Often, such people are the ultimate capitalists.

I want, I deserve it all” is their mot­to. This was crys­tal­lized in the 80’s in the mantra, “You can have any­thing you want.” 

And of course, there’s a para­dox here. There is enough. For every­one. The prob­lem with self­ish­ness is, the self­ish per­son does­n’t know when they have enough. Not being sat­is­fied with one dish of Triple Caramel Chunk™, they want a truck full.

(And yes, I LOVE Ben & Jer­ry’s Ice Cream!!!)

The cos­mos is not kind to those who are greedy and self­ish. As is the nature of life, things shift. Things slow down. The creed of the 90’s became, “You can have any­thing you want. You just can’t have every­thing you want.”

That was a major coun­selling issue in the mid-90’s  —  peo­ple want­ed to excel in their career, have per­fect chil­dren and an excel­lent mar­riage, and still have time to be a scratch golfer. 

They had great trou­ble grasp­ing the dif­fi­cul­ty involved in mak­ing even one of these things hap­pen, but because they’d been brought up in a cul­ture obsessed with hav­ing and doing every­thing, they felt incred­i­bly hard done by.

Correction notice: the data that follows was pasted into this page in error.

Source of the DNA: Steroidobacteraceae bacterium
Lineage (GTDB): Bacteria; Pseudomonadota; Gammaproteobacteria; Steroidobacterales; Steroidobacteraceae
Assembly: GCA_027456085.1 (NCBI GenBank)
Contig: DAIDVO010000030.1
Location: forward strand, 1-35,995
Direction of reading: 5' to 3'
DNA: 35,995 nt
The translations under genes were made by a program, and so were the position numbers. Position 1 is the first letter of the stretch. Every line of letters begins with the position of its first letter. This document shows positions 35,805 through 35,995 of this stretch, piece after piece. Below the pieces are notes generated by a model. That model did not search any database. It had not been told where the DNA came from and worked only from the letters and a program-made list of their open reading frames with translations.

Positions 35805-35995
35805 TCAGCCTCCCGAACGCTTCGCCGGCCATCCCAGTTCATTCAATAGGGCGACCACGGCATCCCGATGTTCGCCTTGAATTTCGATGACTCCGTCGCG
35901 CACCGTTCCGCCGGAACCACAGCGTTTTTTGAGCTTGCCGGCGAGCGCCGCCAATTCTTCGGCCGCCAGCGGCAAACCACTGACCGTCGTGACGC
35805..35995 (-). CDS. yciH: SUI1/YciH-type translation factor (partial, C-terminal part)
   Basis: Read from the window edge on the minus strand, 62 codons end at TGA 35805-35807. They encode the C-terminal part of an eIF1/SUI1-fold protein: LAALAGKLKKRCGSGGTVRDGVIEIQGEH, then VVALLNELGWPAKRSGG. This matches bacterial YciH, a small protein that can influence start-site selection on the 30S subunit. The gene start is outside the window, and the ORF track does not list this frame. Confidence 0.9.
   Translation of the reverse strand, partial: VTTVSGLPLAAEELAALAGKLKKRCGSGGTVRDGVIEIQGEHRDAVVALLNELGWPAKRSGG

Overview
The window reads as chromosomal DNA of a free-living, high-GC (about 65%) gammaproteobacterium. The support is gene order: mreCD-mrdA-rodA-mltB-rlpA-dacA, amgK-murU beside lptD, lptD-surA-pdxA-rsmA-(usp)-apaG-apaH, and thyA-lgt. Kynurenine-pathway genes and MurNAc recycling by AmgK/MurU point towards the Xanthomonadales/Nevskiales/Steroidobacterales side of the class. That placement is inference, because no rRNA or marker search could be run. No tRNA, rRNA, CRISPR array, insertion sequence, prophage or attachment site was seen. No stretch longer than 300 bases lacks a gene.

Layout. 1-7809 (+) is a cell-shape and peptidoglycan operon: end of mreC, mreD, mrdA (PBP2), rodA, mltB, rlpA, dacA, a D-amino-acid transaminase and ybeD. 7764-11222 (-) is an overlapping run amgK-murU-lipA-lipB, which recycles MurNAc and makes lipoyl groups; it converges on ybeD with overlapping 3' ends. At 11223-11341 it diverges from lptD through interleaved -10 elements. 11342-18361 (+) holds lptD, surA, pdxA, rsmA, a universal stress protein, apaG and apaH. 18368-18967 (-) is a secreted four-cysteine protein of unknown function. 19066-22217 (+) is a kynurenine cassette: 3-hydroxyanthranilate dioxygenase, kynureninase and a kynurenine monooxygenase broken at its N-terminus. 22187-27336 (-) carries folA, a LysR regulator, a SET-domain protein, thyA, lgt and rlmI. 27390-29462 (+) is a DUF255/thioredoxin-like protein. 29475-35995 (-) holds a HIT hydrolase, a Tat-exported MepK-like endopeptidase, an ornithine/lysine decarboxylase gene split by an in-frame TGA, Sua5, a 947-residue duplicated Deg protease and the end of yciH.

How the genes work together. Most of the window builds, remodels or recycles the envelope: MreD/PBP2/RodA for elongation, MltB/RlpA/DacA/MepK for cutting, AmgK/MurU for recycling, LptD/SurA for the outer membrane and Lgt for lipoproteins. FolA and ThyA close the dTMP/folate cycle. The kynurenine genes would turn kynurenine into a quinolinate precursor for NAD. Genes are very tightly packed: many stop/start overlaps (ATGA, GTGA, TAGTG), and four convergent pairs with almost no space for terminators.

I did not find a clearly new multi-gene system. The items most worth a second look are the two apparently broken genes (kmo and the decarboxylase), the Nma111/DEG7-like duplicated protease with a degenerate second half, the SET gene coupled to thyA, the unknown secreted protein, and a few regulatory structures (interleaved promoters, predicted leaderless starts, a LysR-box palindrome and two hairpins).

Now, in the 21st cen­tu­ry, the rule seems to be, “Unless you are in the 1%, you can’t have every­thing you want, and maybe you can’t have any­thing you want.”

Payback time, I guess you’d call it.

And then, there’s the Millennials.

Not that it’s a good idea, but most peo­ple can use enti­tle­ment lan­guage with­out blush­ing, so long as it’s gen­er­al­ized. Most peo­ple agree that “peo­ple should be suc­cess­ful,” or “every­one is enti­tled to a big­ger house or a larg­er salary,” or whatever.

It gets more inter­est­ing when it’s per­son­al. One of the con­se­quences of “my” gen­er­a­tion’s upbring­ing is that we raised our “kids” to think they were spe­cial, Indi­go kids, Ein­steins in the mak­ing. They were giv­en what­ev­er they asked for, and even giv­en what they didn’t.